Alteration_Mass_Balance

Alteration_Mass_Balance

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Unformatted text preview: iO2, Al2O3, Zr, Nb, REE) and assume that no mass change - > ΔXi = 0, and calculate fv from equation (3). • Then substitute the average fv calculated from immobile elements into equation (1) for the other elements to calculate mass changes. • Plot mass changes on bar plots. Wednesday, 15 August, 12 Buttercup Hill: Epidote-Quartz Alteration 10 6 4 Total S H2O CO2 P2O5 K2O Na2O CaO MgO MnO Fe2O3 -2 Al2O3 0 TiO2 2 SiO2 Absolute Gains/Losses (g/100g) 8 -4 -6 -8 Data from Lesher et al. (1986) Wednesday, 15 August, 12 Gresens’ (1967) Method • Presentation of data often requires g/100g presentation of gains/ losses – just remove 100 from the front of equation (1). • Very rigorous but often time-consuming, requires good sampling and stratigraphic control, etc. • Not good for large datasets but can be extrapolated if a key group of samples has mass/gain calculated. • Programs: NewGres (Leitch and Lentz, 1994), etc. Wednesday, 15 August, 12 Grant’s (1986) Method • Grant (1986) simplified the calculations of Gresens (1967) by creating the isocon diagram. • Method involves plotting the elements in a fresh rock (x-axis) against those in an altered rock (y-axis). • • Immobile elements lie upon a line of equal concentration or “isocon” Elements above or below isocon represent mass gains and losses, respectively. Wednesday, 15 August, 12 Isocon Diagram 10000 1000 Mo/Ma = 1 element gain element loss 1 a= o /M M Ca (altered) 100 10 1 .1 .01 .001 .001 Wednesday, 15 August, 12 .01 .1 1 10 Co (least altered) 100 1000 10000 Grant’s (1986) Method • Grant (1986) proposed the following that: • Where: • CiA, CiO = concentrations in the altered and fresh rocks, respectively • • MA, MO = masses of the fresh and altered rocks, respectively ΔCi = mass change of element i during the alteration process Wednesday, 15 August, 12 Grant’s (1986) Method • Grant (1986) proposed the following that: • In the case where elements have not been mobile (i.e., mass conservation) then ΔCi = 0 and the above equation reduces to: • This is a linear equation through the origin in which the slope is proportional to the mass change during the alteration – this is the mass factor and can be applied to calculate mass changes for other mobile elements. Wednesday, 15 August, 12 Grant’s (1986) Method • We can rearrange the latter equation to get: • By comparing the concentration of an immobile element from the fresh and altered rock we can calculate the mass factor. For example, use Al2O3altered/Al2O3fresh (or Zr, Nb, Ti, etc.), or linear regression through all isocon points. • If MO/MA > 1 = system has lost mass, MA/MO < 1 = system has gained mass. M Ol M bC - A C i O = DC i ....... (7) M M O A i Wednesday, 15 August, 12 A Isocon Diagram 10000 1000 Mo/Ma = 1 element gain element loss 1 a= o /M M Ca (altered) 100 10 1 .1 .01 .001 .001 Wednesday, 15 August, 12 .01 .1 1 10 Co (least altered) 100 1000 10000 Isocon Diagram 1000 Ca (altered) 10...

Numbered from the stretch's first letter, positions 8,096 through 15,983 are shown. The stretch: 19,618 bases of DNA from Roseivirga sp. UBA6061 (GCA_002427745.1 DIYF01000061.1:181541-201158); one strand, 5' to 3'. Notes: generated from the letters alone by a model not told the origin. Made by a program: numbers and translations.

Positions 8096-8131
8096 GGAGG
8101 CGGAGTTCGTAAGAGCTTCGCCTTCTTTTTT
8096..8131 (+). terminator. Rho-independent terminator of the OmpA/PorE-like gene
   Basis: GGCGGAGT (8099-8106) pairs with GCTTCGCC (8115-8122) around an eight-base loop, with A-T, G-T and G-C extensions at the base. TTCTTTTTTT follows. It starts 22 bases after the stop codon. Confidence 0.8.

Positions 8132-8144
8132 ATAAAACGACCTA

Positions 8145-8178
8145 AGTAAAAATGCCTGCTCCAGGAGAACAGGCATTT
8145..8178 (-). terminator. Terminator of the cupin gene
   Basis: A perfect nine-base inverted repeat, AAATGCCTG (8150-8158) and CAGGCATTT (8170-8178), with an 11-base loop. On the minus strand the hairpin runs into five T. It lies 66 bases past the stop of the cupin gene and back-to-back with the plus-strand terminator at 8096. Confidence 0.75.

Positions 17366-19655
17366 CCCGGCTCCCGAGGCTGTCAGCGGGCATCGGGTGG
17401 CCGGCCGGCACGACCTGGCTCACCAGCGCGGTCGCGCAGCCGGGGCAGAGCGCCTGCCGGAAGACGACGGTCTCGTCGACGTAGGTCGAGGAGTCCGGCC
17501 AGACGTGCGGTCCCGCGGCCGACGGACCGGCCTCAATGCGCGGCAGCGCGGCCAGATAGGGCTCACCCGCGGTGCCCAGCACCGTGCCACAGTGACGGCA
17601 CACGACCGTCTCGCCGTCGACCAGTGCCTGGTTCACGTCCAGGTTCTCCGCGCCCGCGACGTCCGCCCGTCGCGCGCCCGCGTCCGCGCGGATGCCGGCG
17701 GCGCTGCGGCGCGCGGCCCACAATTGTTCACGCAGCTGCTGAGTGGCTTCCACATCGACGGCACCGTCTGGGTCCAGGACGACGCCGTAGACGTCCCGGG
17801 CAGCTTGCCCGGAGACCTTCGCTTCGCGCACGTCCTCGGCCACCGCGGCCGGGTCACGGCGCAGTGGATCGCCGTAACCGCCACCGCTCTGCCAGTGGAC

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This document was uploaded on 03/06/2014 for the course ES 4502 at Memorial University.

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